A ride-along sounds suspiciously like a drive-by, but it’s the only way that “probies”—aspiring firefighters who endure an 11-month probationary period prior to becoming volunteer firefighters—can learn the trade. By riding along on fire trucks and shadowing firefighters on their emergency calls, the probies are able to familiarize themselves with firsthand encounters while the experienced veterans monitor the action.
Like most people in southern California, Melanson spends much of his day in an automobile, and an extended ride-along is the only way to interview him. From Fire Station 3, he will drive his government-issue Dodge Charger with tinted windows to his administrative office at another fire station—a cluttered, wood-paneled room that looks like the principal’s office in an antiquated elementary school, a place where Melanson seems particularly out of place. Then he’s off to another town to attend a meeting with fire officials, then back to the fire station. In transit, his two BlackBerry smartphones are in a state of constant agitation, and he excuses himself to field phone calls, e-mails, and texts from both the department and his wife. Believe him when he says he loves his job; his persistent animation is incredible. He does not stop for coffee or food the entire day, yet his energy never flags.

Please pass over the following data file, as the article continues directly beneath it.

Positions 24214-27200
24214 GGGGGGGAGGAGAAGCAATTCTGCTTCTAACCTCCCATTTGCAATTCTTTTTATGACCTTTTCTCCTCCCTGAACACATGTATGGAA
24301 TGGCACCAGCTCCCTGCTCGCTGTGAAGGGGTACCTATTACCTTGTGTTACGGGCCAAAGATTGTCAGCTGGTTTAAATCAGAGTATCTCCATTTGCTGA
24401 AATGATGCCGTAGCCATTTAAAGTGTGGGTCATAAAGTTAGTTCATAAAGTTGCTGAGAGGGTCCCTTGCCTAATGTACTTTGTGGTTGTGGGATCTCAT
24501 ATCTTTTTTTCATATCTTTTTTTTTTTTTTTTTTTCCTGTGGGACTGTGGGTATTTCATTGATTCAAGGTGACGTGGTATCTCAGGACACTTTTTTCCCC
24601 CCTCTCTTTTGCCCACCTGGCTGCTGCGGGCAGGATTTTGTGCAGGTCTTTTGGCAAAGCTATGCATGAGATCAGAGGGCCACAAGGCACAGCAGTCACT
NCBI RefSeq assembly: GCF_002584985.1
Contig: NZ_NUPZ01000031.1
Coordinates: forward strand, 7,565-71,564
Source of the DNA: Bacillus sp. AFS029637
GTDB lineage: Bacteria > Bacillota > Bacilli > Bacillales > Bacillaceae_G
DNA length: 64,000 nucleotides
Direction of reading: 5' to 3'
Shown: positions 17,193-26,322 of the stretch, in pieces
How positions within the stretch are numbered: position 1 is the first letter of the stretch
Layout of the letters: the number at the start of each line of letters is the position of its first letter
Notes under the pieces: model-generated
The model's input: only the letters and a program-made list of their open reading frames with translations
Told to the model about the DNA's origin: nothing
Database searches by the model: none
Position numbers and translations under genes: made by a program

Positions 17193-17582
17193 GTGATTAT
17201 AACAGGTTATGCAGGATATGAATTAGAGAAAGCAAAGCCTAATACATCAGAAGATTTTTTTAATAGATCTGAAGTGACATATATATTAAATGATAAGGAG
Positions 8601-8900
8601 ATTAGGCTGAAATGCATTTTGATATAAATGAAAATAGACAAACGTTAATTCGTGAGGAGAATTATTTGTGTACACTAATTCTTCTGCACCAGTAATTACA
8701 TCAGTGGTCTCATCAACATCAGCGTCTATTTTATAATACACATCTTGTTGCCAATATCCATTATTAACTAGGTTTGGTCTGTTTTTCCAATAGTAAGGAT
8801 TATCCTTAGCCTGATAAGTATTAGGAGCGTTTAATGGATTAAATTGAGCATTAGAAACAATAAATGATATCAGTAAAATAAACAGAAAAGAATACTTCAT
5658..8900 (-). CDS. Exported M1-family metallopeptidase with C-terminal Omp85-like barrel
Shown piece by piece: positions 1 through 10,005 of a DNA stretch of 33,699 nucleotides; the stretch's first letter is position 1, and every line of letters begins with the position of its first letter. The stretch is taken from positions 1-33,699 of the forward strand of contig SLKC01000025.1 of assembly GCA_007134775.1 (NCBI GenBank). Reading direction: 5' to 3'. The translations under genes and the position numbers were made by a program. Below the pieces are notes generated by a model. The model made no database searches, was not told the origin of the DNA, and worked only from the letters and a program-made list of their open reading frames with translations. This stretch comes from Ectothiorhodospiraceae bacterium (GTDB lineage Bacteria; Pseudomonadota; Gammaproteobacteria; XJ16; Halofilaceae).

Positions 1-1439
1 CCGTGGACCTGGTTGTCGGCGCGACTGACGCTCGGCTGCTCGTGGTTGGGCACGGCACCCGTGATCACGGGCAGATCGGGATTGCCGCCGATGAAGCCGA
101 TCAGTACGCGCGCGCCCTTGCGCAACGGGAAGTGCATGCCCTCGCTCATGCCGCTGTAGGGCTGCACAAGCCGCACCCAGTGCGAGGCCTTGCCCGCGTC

The city of Compton is an area of 10 and a half square miles that is home to about 100,000 people and approximately 75 known gangs. It is the acknowledged base of the Crips and the Bloods, two of the most notorious street gangs in the world, whose territories more or less evenly divide the city. According to data tabulated from FBI figures, it was the 12th most dangerous American city in 2009.
“Compton has a rich gang history. The sad part is, it defines Compton,” says Melanson. As we drive past one-story houses and tidy yards that look as if they might belong to any south L.A. subdivision, he’s eager to point out how the real Compton varies from the version put forth by gangsta rappers N.W.A. in their genre-defining classic Straight Outta Compton. “The Crips didn’t start here. The Crips started in South Central L.A. as a group of individuals who were associated with the color blue because of the school color of the high school they went to. The Bloods started here in Compton because there was a group of individuals that was tired of getting beat up by this other group of individuals, the Crips, so they started their own gang. It became the Bloods, and the color of their high school was red. That’s where it all began, the red and the blue. It’s that simple.”